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From: LAW OF THE LAND [mailto:firstname.lastname@example.org]
Sent: Saturday, 4 February, 2017 10:26 PM
Subject: [New post] WI Appeals Court Finds Processing of Grease and Used Cooking Oil was Not “Waste” Processing Under the Zoning Ordinance
Patricia Salkin posted: "Sanimax operated a recycling plant in the Village of DeForest, and obtains grease and used cooking oil from restaurants’ grease traps in the restaurants’ drains leading to the municipal sewer system. Sanimax does not pay for the grease, but the restaurant"
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New post on LAW OF THE LAND WI Appeals Court Finds Processing of Grease and Used Cooking Oil was Not “Waste” Processing Under the Zoning Ordinanceby Patricia Salkin
Sanimax operated a recycling plant in the Village of DeForest, and obtains grease and used cooking oil from restaurants’ grease traps in the restaurants’ drains leading to the municipal sewer system. Sanimax does not pay for the grease, but the restaurants retain the cooking oil and sell it to Sanimax. Following a fire in 2014, Sanimax sought approval from the Village zoning administrator for reconstruction and expansion of its grease and oil processing operation, but was denied. Sanimax then filed an appeal of the zoning administrator’s denial of approvals with the Village of DeForest Board of Zoning Appeals, which affirmed the zoning administrator’s application of the “waste material ... processing ... as a principal use” language to Sanimax and the administrator’s corresponding denial of approvals sought by Sanimax. Sanimax then sought review in the circuit court, which vacated the Board’s decision and directed the Board to enter an order finding that Sanimax’s grease and oil processing was a permitted use in the M-2 district where Sanimax was located.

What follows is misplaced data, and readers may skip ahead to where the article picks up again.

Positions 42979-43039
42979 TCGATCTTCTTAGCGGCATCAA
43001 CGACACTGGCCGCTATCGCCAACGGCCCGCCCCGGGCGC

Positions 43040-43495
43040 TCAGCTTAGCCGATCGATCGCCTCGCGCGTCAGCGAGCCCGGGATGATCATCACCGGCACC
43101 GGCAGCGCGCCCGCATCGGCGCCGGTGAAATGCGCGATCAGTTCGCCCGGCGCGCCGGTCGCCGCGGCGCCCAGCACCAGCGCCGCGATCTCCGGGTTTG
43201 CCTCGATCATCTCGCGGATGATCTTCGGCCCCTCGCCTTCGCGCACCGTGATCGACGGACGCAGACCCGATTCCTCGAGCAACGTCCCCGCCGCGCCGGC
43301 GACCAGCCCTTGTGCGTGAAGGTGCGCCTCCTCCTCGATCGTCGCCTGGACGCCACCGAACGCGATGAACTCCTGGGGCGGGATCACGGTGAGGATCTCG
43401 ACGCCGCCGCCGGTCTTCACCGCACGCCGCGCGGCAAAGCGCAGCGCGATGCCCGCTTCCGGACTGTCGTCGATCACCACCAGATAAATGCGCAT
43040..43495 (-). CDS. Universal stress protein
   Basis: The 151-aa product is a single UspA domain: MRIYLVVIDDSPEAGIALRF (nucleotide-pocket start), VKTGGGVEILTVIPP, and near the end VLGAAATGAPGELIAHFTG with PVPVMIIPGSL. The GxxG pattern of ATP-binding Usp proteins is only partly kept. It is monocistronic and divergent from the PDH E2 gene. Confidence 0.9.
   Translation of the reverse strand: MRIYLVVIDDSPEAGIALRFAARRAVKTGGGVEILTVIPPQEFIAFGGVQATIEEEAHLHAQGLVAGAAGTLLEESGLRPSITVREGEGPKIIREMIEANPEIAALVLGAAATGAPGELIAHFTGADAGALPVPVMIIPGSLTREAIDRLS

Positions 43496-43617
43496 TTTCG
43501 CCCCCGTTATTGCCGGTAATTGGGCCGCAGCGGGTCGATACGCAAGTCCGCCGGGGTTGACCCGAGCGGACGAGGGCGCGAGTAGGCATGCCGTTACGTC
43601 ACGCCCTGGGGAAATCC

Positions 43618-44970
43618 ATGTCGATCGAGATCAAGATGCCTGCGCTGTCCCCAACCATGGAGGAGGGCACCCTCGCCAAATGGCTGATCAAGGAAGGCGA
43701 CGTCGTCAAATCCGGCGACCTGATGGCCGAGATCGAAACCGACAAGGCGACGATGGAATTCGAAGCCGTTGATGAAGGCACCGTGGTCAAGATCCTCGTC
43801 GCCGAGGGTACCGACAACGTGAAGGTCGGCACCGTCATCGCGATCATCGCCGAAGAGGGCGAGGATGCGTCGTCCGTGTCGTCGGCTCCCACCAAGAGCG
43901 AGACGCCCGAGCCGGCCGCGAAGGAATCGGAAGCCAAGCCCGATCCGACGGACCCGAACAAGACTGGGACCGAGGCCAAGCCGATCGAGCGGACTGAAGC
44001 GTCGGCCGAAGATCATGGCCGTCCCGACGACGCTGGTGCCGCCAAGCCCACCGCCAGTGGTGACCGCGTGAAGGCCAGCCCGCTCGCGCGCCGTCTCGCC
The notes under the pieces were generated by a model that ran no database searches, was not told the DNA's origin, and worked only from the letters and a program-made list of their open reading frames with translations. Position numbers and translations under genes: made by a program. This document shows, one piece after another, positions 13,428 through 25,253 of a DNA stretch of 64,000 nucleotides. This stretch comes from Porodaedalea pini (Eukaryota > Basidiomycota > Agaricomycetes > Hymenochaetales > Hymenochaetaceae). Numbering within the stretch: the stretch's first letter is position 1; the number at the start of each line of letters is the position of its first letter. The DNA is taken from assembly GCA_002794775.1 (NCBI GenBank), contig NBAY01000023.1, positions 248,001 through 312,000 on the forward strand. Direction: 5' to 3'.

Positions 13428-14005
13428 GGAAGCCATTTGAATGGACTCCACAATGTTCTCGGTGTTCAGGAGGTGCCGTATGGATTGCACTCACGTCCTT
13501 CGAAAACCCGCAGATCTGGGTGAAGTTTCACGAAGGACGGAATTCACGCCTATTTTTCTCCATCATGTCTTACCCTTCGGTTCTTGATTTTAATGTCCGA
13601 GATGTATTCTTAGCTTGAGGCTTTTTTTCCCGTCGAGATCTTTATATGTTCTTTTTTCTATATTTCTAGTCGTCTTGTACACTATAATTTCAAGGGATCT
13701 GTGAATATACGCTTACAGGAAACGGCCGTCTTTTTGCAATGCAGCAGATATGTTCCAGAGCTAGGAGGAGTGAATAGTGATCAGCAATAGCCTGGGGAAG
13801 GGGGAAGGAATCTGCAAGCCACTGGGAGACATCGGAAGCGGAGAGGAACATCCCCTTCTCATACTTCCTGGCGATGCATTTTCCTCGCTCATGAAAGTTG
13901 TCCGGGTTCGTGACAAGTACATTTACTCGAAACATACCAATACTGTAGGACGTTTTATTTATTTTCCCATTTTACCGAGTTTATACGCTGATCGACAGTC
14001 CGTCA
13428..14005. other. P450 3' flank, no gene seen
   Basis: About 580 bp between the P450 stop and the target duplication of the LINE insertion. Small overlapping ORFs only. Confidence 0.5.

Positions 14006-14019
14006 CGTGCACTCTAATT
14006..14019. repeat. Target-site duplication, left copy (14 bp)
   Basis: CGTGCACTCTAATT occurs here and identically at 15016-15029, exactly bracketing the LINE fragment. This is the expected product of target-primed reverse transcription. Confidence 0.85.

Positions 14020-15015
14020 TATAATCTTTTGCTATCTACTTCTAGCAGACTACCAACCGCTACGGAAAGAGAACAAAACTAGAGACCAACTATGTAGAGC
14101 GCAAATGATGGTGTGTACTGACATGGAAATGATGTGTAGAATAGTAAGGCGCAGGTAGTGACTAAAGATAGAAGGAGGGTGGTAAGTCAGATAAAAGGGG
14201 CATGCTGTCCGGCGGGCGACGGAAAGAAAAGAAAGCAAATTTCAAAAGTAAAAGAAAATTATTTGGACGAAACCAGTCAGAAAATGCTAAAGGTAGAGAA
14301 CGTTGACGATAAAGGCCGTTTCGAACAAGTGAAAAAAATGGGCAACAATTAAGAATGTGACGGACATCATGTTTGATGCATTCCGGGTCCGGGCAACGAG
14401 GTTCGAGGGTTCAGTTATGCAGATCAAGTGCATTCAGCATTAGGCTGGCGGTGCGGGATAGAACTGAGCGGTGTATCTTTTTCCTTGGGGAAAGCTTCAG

In this appeal, Sanimax argued that the plain meaning of “waste material ... processing ... as a principal use” did not cover its processing of grease and used cooking oil. The court analysed whether the words “waste material ... processing ...as a principal use” covered Sanimax’s processing of the grease and cooking oil from restaurants into an ingredient in animal feed. According to the Village, the relevant dictionary definitions of “waste” were “unused,” “unusable,” and “unwanted.” Under this definition, the court agreed with Sanimax’s central point that, like wood pulp and other unprocessed raw materials, the grease and oil here had current value because they were raw materials that could be profitably processed into a salable product. Additionally, the limitation on “waste material ... processing” appeared under the “Utility/Government Related Uses” subheading. Thus, the court held that “waste” in this context referred to the sort of waste that did not interest a private business like Sanimax. The court therefore affirmed the circuit court’s holding in favor of Sanimax.
Sanimax USA, LLC v Village of Deforest Board of Zoning Appeals, 2017 WL 129928 (WI App. 1/12/2017)
Patricia Salkin | February 5, 2017 at 1:18 am | Categories: Current Caselaw, Definitions, Uncategorized | URL: http://wp.me/p64kE-2JE
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